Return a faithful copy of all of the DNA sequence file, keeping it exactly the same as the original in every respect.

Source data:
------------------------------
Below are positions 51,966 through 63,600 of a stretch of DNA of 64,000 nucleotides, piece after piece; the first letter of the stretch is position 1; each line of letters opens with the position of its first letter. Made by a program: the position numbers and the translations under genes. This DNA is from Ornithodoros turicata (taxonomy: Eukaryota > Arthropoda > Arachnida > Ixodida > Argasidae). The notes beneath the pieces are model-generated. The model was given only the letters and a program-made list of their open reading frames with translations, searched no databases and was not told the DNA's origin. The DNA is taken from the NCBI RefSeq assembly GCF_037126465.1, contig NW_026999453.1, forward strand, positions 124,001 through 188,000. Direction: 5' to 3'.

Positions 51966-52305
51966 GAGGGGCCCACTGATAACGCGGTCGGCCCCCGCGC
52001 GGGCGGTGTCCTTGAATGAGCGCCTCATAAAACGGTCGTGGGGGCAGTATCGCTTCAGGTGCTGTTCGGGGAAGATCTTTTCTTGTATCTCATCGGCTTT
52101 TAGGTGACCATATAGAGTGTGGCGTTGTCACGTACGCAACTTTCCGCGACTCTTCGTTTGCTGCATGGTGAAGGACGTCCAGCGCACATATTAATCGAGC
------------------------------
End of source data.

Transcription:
Below are positions 51,966 through 63,600 of a stretch of DNA of 64,000 nucleotides, piece after piece; the first letter of the stretch is position 1; each line of letters opens with the position of its first letter. Made by a program: the position numbers and the translations under genes. This DNA is from Ornithodoros turicata (taxonomy: Eukaryota > Arthropoda > Arachnida > Ixodida > Argasidae). The notes beneath the pieces are model-generated. The model was given only the letters and a program-made list of their open reading frames with translations, searched no databases and was not told the DNA's origin. The DNA is taken from the NCBI RefSeq assembly GCF_037126465.1, contig NW_026999453.1, forward strand, positions 124,001 through 188,000. Direction: 5' to 3'.

Positions 51966-52305
51966 GAGGGGCCCACTGATAACGCGGTCGGCCCCCGCGC
52001 GGGCGGTGTCCTTGAATGAGCGCCTCATAAAACGGTCGTGGGGGCAGTATCGCTTCAGGTGCTGTTCGGGGAAGATCTTTTCTTGTATCTCATCGGCTTT
52101 TAGGTGACCATATAGAGTGTGGCGTTGTCACGTACGCAACTTTCCGCGACTCTTCGTTTGCTGCATGGTGAAGGACGTCCAGCGCACATATTAATCGAGC